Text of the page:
Pope Francis censes the relics of St. Peter the Apostle on the altar during a Mass in St. Peter's Square at the Vatican Nov. 24. The bone fragments, which were discovered during excavations of the necropolis under St. Peter's Basilica in the 1940s, are kept in the pope's private chapel but had never been displayed in public. (CNS photo/Stefano Rellandini, Reuters)
Below is the VIS translation of Pope Francis' homily given yesterday
in Rome on the Solemnity of Christ King of the Universe, marking the end
of The Year of Faith
“Today’s solemnity of Our Lord Jesus
Christ, King of the Universe, the crowning of the liturgical year, also
marks the conclusion of the Year of Faith opened by Pope Benedict XVI,
to whom our thoughts now turn with affection and gratitude for this gift
which he has given us. By this providential initiative, he gave us an
opportunity to rediscover the beauty of the journey of faith begun on
the day of our Baptism, which made us children of God and brothers and
sisters in the Church. A journey which has as its ultimate end our full
encounter with God, and throughout which the Holy Spirit purifies us,
lifts us up and sanctifies us, so that we may enter into the happiness
for which our hearts long.
“I offer a cordial and fraternal
greeting to the Patriarchs and Major Archbishops of the Eastern Catholic
Churches present. The exchange of peace which I will share with them is
above all a sign of the appreciation of the Bishop of Rome for these
communities which have confessed the name of Christ with exemplary
faithfulness, often at a high price.
“With this gesture, through
them, I would like to reach all those Christians living in the Holy
Land, in Syria and in the entire East, and obtain for them the gift of
peace and concord.
“The Scripture readings proclaimed to us have
as their common theme the centrality of Christ. Christ is at the centre,
Christ is the centre. Christ is the centre of creation, Christ is the
centre of his people and Christ is the centre of history.
apostle Paul, in the second reading, taken from the letter to the
Colossians, offers us a profound vision of the centrality of Jesus. He
presents Christ to us as the first-born of all creation: in him, through
him and for him all things were created. He is the centre of all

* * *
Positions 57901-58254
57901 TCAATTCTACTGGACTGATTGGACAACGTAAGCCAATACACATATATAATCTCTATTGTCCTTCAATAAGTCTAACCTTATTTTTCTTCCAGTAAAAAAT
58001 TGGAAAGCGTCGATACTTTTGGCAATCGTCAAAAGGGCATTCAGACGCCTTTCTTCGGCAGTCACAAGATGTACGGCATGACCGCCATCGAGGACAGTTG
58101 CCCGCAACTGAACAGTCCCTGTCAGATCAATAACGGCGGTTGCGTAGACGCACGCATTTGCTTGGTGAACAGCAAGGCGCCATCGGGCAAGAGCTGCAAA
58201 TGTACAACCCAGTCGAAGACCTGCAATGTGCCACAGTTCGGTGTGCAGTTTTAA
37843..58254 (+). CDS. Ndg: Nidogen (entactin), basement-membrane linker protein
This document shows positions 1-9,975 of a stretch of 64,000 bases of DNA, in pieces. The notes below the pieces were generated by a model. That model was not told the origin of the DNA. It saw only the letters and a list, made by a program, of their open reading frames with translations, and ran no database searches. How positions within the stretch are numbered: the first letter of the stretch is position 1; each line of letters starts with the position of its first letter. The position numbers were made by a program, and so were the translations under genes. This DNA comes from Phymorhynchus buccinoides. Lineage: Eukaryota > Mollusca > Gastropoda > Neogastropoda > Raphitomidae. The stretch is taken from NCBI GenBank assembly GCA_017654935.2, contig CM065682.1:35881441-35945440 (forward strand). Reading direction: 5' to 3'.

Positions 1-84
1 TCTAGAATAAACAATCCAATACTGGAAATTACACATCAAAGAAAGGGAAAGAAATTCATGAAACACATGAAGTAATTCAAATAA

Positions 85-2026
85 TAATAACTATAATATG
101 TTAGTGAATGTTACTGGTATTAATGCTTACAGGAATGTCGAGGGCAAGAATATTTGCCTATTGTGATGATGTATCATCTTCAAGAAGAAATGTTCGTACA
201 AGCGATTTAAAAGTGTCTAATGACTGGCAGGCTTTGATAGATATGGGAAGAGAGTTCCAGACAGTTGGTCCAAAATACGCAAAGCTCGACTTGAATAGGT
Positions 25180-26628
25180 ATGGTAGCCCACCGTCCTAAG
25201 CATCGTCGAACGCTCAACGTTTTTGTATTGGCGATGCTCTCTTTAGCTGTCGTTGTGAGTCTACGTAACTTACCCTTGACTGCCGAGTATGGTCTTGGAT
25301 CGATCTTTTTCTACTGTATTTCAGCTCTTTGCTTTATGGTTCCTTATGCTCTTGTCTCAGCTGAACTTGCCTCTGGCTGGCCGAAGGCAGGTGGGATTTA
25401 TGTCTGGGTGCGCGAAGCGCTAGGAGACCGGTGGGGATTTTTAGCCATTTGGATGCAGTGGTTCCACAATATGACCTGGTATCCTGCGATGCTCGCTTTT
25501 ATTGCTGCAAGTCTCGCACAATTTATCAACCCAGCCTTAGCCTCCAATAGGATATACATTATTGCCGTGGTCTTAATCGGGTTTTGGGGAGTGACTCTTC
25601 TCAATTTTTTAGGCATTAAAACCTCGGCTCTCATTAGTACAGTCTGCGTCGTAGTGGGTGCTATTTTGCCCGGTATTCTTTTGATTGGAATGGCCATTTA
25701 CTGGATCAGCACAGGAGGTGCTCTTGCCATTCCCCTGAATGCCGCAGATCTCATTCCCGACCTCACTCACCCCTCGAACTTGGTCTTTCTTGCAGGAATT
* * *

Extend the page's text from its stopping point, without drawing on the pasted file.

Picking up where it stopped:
things, he is the beginning: Jesus Christ, the Lord. God has given him
the fullness, the totality, so that in him all things might be
reconciled. He is the Lord of creation, he is the Lord of
“This image enables to see that Jesus is the
centre of creation; and so the attitude demanded of us as true believers
is that of recognizing and accepting in our lives the centrality of
Jesus Christ, in our thoughts, in our words and in our works. And so our
thoughts will be Christian thoughts, thoughts of Christ. Our works will
be Christian works, works of Christ; and our words will be Christian
words, words of Christ. But when this centre is lost, when it is
replaced by something else, only harm can result for everything around
us and for ourselves.
“Besides being the centre of creation and
the centre of reconciliation, Christ is the centre of the people of God.
Today, he is here in our midst. He is here right now in his word, and
he will be here on the altar, alive and present amid us, his people. We
see this in the first reading which describes the time when the tribes
of Israel came to look for David and anointed him king of Israel before
the Lord. In searching for an ideal king, the people were seeking God
himself: a God who would be close to them, who would accompany them on
their journey, who would be a brother to them.
descendant of King David, is really the 'brother' around whom God’s
people come together. It is he who cares for his people, for all of us,
even at the price of his life. In him we are all one, one people, united
with him and sharing a single journey, a single destiny. Only in him,
in him as the centre, do we receive our identity as a people.
Christ is the centre of the history of humanity and also the centre of
the history of every individual. To him we can bring the joys and the
hopes, the sorrows and troubles which are part of our lives. When Jesus
is the centre, light shines even amid the darkest times of our lives; he
gives us hope, as he does to the good thief in today’s Gospel.
all the others treat Jesus with disdain 'If you are the Christ, the
Messiah King, save yourself by coming down from the cross!' the thief
who went astray in his life but now repents, clings to the crucified
Jesus and begs him: 'Remember me, when you come into your kingdom'.
Jesus promises him: 'Today you will be with me in paradise', in his
kingdom. Jesus speaks only a word of forgiveness, not of condemnation;
whenever anyone finds the courage to ask for this forgiveness, the Lord
does not let such a petition go unheard. Today we can all think of our
own history, our own journey. Each of us has his or her own history: we
think of our mistakes, our sins, our good times and our bleak times. We
would do well, each one of us, on this day, to think about our own
personal history, to look at Jesus and to keep telling him, sincerely
and quietly: 'Remember me, Lord, now that you are in your kingdom!
Jesus, remember me, because I want to be good, but I just don’t have the
strength: I am a sinner, I am a sinner. But remember me, Jesus! You can
remember me because you are at the centre, you are truly in your
kingdom!' How beautiful this is! Let us all do this today, each one of
us in his or her own heart, again and again. 'Remember me, Lord, you who
are at the centre, you who are in your kingdom'.
to the good thief gives us great hope: it tells us that God’s grace is
always greater than the prayer which sought it. The Lord always grants
more, he is so generous, he always gives more than what he has been
asked: you ask him to remember you, and he brings you into his kingdom!
Let us go forward together on this road!”.